Religious Americans also account, as they always have, for the largest share of charitable contributions. Three-quarters of all who attend church weekly give to the poor, compared with 41 percent among the nonobservant. Charitable donations among those with any religious affiliation average $1,590 annually, compared with $695 among those with none. Overall, 73 percent of all charitable contributions come from organizations and individuals with a religious affiliation. Faith-based institutions account for 60 percent of all beds for the homeless. Churches have taken the lead in serving the new migrants coming into the country—for example, in El Paso, Texas. But the decline in religious affiliation reduced the number of volunteers by 10 million between 2010 and 2015. Karl Zinsmeister, writing in Philanthropy, suggests that the erosion of church life means that “the philosophic sharing that has long powered social reform and self-improvement could sag in the future.”

As was the case in the European ghettos and on New York’s Lower East Side, religious organizations often augment sketchy public provisions for security and emergency services. “You have to be careful in the mean streets that are taking over L.A.,” suggests Simcha Mandelbaum, who directs Hatzolah, a community-funded emergency-services provider for people speaking Farsi, Russian, Yiddish, and Hebrew. “People are comfortable with people they know and who can respond quickly.” Another organization, Magen Am, serves as a de facto Jewish police force. Its members have experience in the U.S. military as well as the Israel Defense Forces. They regularly patrol a two-square-mile area of L.A.’s Pico-Robertson neighborhood—a community laced with synagogues, kosher markets, and shops selling the modest clothes worn by religiously observant Jews.

In Los Angeles, the 2020 riots saw the vandalization of a nearby synagogue and rising crime, notes Rabbi Yossi Eilfort. The onslaught eroded confidence in public systems, causing many to turn to Jewish volunteers instead of depending solely on state and local governments for support. “It’s a good thing in these times for Jews to depend on each other for security,” including protection for the area’s myriad synagogues, Eilfort says. “The crime is terrible, and we have to respond ourselves. People are afraid to do anything and sometimes don’t feel comfortable talking to the police.”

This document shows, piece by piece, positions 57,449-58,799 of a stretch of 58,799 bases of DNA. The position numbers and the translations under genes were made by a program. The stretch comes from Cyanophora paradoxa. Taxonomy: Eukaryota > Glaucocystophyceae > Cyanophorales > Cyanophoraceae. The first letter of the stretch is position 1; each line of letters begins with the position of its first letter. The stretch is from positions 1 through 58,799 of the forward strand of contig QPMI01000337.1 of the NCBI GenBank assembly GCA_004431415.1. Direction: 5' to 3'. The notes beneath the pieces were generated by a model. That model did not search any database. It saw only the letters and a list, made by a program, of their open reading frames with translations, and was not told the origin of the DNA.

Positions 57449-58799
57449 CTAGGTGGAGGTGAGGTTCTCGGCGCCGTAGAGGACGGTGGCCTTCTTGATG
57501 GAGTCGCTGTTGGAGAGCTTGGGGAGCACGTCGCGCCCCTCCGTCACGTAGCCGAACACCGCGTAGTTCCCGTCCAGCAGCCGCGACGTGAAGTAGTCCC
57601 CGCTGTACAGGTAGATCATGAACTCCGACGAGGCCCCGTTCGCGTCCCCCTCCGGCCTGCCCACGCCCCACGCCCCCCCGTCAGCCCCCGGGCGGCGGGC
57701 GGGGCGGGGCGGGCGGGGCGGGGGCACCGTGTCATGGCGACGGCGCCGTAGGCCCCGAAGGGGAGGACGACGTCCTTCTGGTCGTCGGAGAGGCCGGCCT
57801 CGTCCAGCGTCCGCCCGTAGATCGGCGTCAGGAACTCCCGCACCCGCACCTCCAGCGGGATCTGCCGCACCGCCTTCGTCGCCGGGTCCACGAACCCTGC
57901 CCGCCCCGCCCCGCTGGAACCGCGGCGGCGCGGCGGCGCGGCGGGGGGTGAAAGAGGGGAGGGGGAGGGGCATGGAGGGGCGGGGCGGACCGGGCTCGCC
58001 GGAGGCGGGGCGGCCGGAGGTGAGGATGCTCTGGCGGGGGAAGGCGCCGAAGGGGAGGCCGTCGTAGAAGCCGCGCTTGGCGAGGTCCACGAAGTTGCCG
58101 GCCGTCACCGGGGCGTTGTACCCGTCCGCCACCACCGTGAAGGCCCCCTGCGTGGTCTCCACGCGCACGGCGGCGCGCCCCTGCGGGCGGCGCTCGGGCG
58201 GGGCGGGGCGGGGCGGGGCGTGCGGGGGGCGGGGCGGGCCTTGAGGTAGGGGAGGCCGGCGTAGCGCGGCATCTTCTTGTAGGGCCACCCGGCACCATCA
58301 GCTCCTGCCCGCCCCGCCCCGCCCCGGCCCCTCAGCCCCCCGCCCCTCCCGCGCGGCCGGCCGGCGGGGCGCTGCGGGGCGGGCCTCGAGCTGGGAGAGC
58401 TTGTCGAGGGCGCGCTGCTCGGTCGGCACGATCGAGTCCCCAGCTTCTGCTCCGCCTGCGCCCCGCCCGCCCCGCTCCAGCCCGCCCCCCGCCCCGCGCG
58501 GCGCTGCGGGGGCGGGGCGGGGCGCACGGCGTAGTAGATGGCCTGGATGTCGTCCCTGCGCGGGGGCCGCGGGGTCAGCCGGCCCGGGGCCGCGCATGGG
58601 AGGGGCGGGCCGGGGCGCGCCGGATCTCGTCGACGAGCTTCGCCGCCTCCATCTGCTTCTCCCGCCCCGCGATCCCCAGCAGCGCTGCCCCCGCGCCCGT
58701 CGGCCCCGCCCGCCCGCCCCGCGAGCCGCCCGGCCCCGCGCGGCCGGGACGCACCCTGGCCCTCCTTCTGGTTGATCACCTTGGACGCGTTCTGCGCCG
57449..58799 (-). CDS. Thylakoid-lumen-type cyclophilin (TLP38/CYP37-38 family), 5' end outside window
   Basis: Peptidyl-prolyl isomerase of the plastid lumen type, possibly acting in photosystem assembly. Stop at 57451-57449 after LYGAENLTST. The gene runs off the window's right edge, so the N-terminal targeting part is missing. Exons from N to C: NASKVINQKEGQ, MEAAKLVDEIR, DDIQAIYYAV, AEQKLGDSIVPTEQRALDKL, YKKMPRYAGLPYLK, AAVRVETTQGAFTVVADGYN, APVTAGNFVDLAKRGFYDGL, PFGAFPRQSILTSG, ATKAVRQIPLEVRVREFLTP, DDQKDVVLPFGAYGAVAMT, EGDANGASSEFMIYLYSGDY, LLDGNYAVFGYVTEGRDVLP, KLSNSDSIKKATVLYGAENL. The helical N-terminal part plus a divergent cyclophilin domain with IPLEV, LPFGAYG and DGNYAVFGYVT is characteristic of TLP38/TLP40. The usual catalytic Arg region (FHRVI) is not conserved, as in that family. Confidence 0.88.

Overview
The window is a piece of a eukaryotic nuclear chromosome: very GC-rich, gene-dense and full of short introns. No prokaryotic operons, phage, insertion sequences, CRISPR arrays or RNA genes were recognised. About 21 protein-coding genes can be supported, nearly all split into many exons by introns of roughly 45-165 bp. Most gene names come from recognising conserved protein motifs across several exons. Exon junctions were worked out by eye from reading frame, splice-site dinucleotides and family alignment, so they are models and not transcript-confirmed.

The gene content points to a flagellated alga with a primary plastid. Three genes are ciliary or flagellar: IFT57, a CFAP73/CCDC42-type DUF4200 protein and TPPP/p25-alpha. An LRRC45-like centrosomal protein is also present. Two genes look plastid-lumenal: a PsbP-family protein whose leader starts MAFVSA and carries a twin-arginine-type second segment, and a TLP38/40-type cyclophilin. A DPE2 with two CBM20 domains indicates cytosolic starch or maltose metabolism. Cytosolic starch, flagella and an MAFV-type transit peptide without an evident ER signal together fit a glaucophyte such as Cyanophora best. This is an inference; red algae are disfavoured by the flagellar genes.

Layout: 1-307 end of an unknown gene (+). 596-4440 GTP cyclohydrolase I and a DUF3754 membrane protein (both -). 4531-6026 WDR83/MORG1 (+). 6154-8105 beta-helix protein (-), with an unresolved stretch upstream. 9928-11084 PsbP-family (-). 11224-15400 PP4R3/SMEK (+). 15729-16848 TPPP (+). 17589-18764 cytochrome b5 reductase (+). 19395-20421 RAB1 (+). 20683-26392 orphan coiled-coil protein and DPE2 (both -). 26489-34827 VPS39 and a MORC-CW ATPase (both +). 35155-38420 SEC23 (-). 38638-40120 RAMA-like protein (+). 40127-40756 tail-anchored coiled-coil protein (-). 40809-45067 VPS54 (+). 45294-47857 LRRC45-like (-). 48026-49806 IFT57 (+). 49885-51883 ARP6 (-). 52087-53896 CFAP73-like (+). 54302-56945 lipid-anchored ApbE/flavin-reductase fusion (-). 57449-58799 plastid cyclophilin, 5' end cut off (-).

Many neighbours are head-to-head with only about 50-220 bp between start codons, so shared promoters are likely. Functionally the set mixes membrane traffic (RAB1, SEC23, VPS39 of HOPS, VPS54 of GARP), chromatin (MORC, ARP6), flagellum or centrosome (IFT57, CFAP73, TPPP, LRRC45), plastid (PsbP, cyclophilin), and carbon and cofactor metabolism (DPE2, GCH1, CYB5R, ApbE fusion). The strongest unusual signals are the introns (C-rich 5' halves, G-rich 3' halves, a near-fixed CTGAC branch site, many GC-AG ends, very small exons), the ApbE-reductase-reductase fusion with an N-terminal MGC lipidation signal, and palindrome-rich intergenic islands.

Most L.A. synagogues engage in some form of philanthropic activity, but Orthodox philanthropies increasingly lead the way. They operate an extensive food and clothing operation and deliver meals to struggling families. As analyst Steven Windmueller notes, 30 percent of L.A. Jews are struggling economically, and 12 percent earn less than $50,000 a year, a meager sum in an expensive city. By contrast, only 9 percent of L.A. Jews report annual incomes between $250,000 and $500,000, and another 3 percent report incomes exceeding $500,000.

These services help 635 families, most with one adult, or sometimes two adults, in the workforce but struggling to pay private school bills, the high cost of kosher food, and L.A. rents. Watching 150 volunteers, mostly young people, packing boxes of supplies for the Sabbath while listening to Israeli music, one can sense the connectiveness that has helped Jews worldwide survive through much harder times. “Our faith leads to charity,” notes Irving Lebovics, a local dentist and major contributor to these charities. “It’s the key to maintaining the community.”

The decline in religious identification is an unwelcome development for urban education. Over the past decade, more than 1,000 Catholic schools have closed. Such schools have long been a place where working-class students can escape poor public schools to find a path to a better life. Overall, Catholic school students easily outperform their public school counterparts. In the National Assessment of Educational Progress, the average score among Catholic school fourth-graders is about 1.5 grade levels ahead of their public school peers. The differences are particularly marked among black and Latino students.

Thankfully, ambitious organizations like Seton Education Partners are pursuing a strategy to revive inner-city Catholic education. Founded in 2009, the group uses funds from private donors like the Simon Foundation and the Gerstner Family Foundation, notes Seton’s cofounder and managing director Stephanie Saroki de García, to develop classically oriented schools that reflect Catholic values but operate independently of the Catholic Church. (In 2017, Seton became the management organization for the Brilla schools.) So far, Seton runs 21 schools in California, New York, and Cincinnati, with another 18 planned for the next five years.

A demand clearly exists for such religiously oriented education, and this new wave of schools is spreading. Like Seton, many are not officially part of the Church. They also run independently from teachers’ unions and boast curricula that challenge students to develop critical thinking and problem-solving skills.

Crew members from Hatzolah, a Jewish community-funded emergency-services provider. (Daniel Barry/Getty Images)

The Brilla schools focus on classical education in areas like history and literature, topics often given scant attention these days in public schools. They also seek to engage parents, visiting with them regularly, and to integrate the school into the surrounding community. “We think parents are the first educators,” notes Brilla’s McCrummen.